Many patients with schizophrenia choose to stop taking their antipsychotic medication due to the severity of side-effects resulting from the drugs (Adams et al., 2005). There are sedative effects to chlorpromazine that may cause weight gain, vertigo and drops in blood pressure (Adams et al., 2005), as well as reflex tachycardia (rapid heartbeat to compensate for low blood pressure), hypersalivation, incontinence and sexual disfunction such as the inability to ejaculate (NCATS, 2020). There are also anticholinergic symptoms like dry mouth, blurred vision, obstipation, difficulty urinating, sinus tachycardia, ECG-changes and loss of memory (NCATS, 2020).

Perhaps the most troubling side-effect of chlorpromazine is Parkinsonism (sometimes called pseudoparkinsonisim) in which the reduced dopamine activity in the brain causes changes to the basal ganglia, resulting in symptoms typical of Parkinson’s disease such as dystonia (muscle spasms and/or contractions), akathisia (restless legs) and dyskinesia (involuntary movements) (Shin & Chung, 2012). In some patients who had been taking antipsychotics for an extended period of time and were exhibiting the symptoms of Parkinsonisim, it was found that more than 80% of the D2 receptors in the substantia nigra were occupied, which seems to correlate with the finding that most clinical symptoms of Parkinson’s Disease occur when 80% of the nigral neurons have deteriorated (Shin & Chung, 2012).

5. Schizophrenia is often considered a disconnection syndrome. Why is this the case? List at least one region (each) of the frontal lobe, limbic system and midbrain that are thought to be altered in this disease and describe how/why they are altered or not functioning properly.

Schizophrenia is often considered a disconnection syndrome, as it is not a disorder located in a single section of the brain but rather a spectrum of symptoms and defects affecting multiple systems and the way in which they connect and communicate with one another (Bányai et al., 2011). Essentially, schizophrenia is a disorder wherein connection and coordination of neural circuitry is dysfunctional, a condition sometimes known as cognitive dysmetria (Calhoun et al., 2009).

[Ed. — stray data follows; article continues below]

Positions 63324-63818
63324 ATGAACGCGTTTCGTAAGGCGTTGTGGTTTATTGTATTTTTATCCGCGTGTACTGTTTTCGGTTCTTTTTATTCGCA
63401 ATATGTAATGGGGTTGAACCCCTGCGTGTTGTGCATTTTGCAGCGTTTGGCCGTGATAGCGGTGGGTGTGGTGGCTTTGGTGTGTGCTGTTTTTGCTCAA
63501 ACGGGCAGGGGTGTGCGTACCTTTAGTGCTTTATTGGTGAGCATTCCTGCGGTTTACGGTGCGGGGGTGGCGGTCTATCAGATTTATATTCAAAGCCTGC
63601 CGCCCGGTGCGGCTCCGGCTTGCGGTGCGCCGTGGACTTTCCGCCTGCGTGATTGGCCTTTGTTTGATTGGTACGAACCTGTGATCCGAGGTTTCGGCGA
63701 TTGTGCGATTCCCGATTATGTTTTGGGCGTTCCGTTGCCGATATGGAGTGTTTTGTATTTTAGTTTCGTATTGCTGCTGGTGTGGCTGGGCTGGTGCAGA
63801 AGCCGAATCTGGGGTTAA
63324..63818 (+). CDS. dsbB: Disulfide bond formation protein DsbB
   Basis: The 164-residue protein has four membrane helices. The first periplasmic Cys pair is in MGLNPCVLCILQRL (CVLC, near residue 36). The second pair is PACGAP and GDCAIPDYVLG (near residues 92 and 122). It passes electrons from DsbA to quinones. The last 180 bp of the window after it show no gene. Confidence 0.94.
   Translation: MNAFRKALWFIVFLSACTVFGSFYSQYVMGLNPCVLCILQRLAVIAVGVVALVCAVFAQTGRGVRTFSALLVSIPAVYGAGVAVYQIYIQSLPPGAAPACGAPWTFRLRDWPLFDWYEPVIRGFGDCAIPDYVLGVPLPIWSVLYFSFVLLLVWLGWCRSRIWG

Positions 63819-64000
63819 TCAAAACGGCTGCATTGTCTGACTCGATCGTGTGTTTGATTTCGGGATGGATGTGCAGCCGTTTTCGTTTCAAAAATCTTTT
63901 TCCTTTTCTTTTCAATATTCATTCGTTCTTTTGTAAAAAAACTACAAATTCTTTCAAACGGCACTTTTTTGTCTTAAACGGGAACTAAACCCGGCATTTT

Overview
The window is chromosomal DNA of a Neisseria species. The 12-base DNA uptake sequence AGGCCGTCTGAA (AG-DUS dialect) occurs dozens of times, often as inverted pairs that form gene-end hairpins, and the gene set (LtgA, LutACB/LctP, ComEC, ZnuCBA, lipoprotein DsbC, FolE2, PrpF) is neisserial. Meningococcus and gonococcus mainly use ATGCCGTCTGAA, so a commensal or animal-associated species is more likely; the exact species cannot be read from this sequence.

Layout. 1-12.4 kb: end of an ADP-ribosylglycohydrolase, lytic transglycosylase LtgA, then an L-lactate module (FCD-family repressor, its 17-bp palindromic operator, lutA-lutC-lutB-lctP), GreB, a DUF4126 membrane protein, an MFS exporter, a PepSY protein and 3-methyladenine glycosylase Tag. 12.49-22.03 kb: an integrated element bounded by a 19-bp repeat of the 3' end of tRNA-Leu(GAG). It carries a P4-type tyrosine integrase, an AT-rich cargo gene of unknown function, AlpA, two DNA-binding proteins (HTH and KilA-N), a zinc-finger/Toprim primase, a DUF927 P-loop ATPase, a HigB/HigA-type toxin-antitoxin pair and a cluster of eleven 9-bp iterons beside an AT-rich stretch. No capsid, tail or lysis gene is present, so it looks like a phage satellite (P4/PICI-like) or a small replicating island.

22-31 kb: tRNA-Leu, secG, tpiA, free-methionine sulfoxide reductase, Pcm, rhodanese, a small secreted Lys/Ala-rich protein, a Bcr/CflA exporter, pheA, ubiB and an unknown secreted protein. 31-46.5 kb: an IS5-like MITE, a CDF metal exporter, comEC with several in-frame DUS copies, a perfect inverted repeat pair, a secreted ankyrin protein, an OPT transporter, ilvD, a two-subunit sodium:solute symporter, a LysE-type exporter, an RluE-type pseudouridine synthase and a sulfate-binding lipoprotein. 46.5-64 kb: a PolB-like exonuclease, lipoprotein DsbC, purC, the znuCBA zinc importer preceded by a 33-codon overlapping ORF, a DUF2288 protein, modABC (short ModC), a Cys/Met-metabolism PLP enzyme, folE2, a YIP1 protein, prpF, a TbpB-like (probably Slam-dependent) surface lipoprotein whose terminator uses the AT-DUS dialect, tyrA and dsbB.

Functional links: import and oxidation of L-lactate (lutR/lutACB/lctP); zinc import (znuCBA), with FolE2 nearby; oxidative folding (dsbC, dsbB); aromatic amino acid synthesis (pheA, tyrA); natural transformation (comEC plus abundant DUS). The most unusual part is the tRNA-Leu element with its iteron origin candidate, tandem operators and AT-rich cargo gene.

While schizophrenia is a heterogeneous disorder with many different presentations in terms of both symptoms experienced and neurological functioning, impaired dopamine-related prefrontal function and impaired glutamate-related hippocampal functioning seem to be critical in explaining disordered fronto-hippocampal connectivity (Bányai et al., 2011). This impaired connectivity in the fronto-hippocampal region is thought to be a part of the basis for the difficulties people with schizophrenia often have learning as well as maintaining attention and working memory (Bányai et al., 2011).

There is also reduced prefrontal connectivity with a number of other areas that relate to some of the defects involved in schizophrenia, such as the temporal lobe and the basal ganglia (Calhoun et al., 2009). This lack of prefrontal control over subcortical structures, in particular the reduced activity of the superior and inferior frontal gyri means there is a lack of executive control, hierarchal brain structure and self-reflection that may lead to many of the cognitive symptoms of schizophrenia, as well as the inability to distinguish what is real and what is not (Kim et al., 2018). Using PET scans during a working memory task, a lack of interaction between the right anterior cingulate and other brain regions was observed, causing a disruption in integration between the medial superior frontal gyrus and both the anterior cingulate and the cerebellum, in addition to reduced functional connectivity in frontotemporal regions (Calhoun, 2009).